Enjoying a slushie or a dip in the water are two ways people get
relief from extreme heat on a hot summer day. The difference, while
at work, is that workers often don’t have the freedom to get relief
from heat which can be hazardous to their health. At work,
employers control the location, method and pace of work and often
don’t realize how hazardous heat stress can be for workers.
However, just like any other hazard on the job, employers have
legal obligations to minimize health and safety risks caused by
heat. This means that employers must consider the effects of heat
stress on their employees and look for ways to reduce the impacts.
When heat is combined with other stresses like hard physical
work, fluid loss, fatigue, or some medical conditions, it can lead
to heat-related illness, disability and even death. Symptoms of
heat stress can include rashes, sunburn, cramping, fainting,
excessive sweating, headache, and dizziness.
Heat can also lead to accidents resulting from the slipperiness
of sweaty palms and to accidental contact with hot surfaces. As a
worker moves from a cold to a hot environment, fogging of eye
glasses can briefly obscure vision, presenting a safety hazard.
Although occupational health and safety legislation in Ontario
does not set a “ceiling” level for workplace temperature, it does
say that the temperature should be suitable for the job being
performed. Therefore, minimizing the negative effect of heat on
workers is the employer’s legal obligation.
Ontario’s Ministry of Labour recognizes the hazard of heat
stress and has developed a
guideline that outlines the employer’s obligations in the
workplace to develop a heat stress plan and procedure.
Joint Health and Safety Committees (JHSCs) and health and safety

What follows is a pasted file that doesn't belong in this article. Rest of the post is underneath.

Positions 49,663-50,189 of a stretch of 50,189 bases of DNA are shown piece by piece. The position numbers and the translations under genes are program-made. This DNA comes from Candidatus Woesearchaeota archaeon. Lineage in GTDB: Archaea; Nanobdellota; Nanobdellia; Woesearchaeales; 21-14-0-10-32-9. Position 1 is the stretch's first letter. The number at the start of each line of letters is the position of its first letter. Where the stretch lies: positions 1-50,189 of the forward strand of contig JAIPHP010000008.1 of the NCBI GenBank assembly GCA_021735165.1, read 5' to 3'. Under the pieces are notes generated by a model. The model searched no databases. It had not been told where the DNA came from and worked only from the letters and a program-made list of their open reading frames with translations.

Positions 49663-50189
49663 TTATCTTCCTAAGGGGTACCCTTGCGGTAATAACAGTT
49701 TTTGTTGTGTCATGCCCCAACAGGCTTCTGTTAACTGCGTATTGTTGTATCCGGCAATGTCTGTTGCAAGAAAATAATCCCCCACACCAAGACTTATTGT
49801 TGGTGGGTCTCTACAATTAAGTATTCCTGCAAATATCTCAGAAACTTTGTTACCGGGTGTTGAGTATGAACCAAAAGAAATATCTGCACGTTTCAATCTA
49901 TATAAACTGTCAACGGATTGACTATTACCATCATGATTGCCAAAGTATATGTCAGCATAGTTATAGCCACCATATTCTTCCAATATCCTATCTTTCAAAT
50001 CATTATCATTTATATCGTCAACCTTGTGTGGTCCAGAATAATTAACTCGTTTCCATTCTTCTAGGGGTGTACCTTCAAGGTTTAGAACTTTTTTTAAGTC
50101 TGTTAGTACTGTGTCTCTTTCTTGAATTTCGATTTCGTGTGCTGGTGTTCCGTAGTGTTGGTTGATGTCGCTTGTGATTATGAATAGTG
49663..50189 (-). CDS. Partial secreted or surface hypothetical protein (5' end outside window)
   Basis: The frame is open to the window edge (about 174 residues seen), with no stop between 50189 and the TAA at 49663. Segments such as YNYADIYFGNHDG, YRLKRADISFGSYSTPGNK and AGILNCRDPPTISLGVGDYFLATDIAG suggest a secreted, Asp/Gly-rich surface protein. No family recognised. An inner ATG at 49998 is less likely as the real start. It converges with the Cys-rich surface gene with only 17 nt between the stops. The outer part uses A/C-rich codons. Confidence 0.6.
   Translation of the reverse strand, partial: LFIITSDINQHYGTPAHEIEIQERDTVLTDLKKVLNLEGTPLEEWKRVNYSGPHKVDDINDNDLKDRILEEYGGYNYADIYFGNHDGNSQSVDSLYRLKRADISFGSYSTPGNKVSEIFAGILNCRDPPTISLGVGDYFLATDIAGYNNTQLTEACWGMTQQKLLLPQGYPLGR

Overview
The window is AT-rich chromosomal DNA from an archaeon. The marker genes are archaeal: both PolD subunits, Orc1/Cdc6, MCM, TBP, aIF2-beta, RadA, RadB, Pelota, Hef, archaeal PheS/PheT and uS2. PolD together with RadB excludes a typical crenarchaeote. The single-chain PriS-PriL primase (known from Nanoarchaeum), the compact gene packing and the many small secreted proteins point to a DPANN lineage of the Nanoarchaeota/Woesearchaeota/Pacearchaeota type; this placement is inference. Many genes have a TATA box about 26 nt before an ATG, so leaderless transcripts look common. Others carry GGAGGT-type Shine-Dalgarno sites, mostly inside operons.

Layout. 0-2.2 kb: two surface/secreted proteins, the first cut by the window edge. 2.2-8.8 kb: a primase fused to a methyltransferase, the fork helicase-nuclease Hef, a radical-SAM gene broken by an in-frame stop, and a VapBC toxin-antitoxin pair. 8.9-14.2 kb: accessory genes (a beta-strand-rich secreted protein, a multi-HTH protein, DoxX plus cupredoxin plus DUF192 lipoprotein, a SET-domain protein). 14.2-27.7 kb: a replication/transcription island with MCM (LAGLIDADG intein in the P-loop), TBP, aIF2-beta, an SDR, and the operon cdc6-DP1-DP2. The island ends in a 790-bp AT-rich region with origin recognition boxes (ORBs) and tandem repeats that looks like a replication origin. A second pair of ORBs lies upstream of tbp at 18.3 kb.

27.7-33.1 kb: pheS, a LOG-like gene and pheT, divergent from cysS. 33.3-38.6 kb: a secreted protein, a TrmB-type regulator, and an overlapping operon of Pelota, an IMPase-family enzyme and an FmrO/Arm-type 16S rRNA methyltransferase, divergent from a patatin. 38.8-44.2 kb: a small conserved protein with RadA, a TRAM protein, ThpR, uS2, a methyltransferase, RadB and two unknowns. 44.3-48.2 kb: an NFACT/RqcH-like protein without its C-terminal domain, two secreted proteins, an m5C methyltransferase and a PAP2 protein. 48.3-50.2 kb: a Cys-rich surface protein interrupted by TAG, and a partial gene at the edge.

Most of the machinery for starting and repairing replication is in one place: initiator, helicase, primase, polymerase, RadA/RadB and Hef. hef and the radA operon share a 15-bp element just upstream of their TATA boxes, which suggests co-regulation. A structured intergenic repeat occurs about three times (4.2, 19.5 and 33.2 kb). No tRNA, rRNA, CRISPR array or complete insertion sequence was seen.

representatives have an important role to help prevent and reduce
heat stress hazards in workplaces. For example, by doing regular
inspections of the workplace, JHSCs and health and safety
representatives can identify areas of concern and monitor existing
precautions to prevent heat stress. Bringing forward workers’
unresolved concerns to the employer is another way for JHSCs and
reps to ensure that all steps are being taken to minimize the
hazard of heat in the workplace.
JHSCs or health and safety representatives also have the right
to recommend actions to employers that minimize the effects of heat
stress in the workplace. The Occupational Health and Safety Act
(OHSA) provides that employers must respond in writing to
recommendations within 21 days. If the employer agrees to implement
the recommendations it is obliged to provide a timetable for
implementation. If it disagrees with the recommendations it must
provide reasons why.
The JHSC can recommend many actions to ensure that workplace
conditions are appropriate to prevent heat stress. For example,
heating and air conditioning systems should be in working order and
regularly maintained and inspected. Short term and long term
contingency plans should be ready to go in cases of unexpected
changes in workplace conditions. Safe work practices need to be
considered to reduce worker exposure, ie, frequent breaks,
availability of water to drink, changes in job intensity, etc.
Workers should also be trained to recognize and prevent heat
If practical, workers in hot environments should be encouraged
to set their own work and rest schedules. Infrequent or irregular
tasks such as emergency repairs of hot process equipment often
result in heat exposure.
Employer policies regarding heat stress should be developed in
consultation with the JHSC and health and safety representatives.
JHSCs and health and safety representatives also have the right to
participate in developing, delivering and reviewing workplace
health and safety training in the workplace.
Report, report, report! One of the obligations that a worker has
under the Occupational Health and Safety Act is to report hazards
to their supervisors. Follow up your complaints for a response
within a reasonable time period. Document your dates of complaint
and any responses received. If the issue is not resolved, or not
resolved to your satisfaction, then see your union representative
or worker health and safety committee member or representative.
Workers should also ensure they know, understand, and are
properly trained in all health and safety policies and procedures.
If not—ask and address the situation.
Workers should always report any symptoms of illness or injury
caused by conditions at work—including heat stress to their
employers and to the WSIB, whether or not time is lost from work.
As the mercury rises, workers, unions, JHSC members, and
employers should consider the risks of heat on human health and
take action to ensure that an afternoon at the workplace can be
just as safe from the heat as a summer afternoon is at the beach.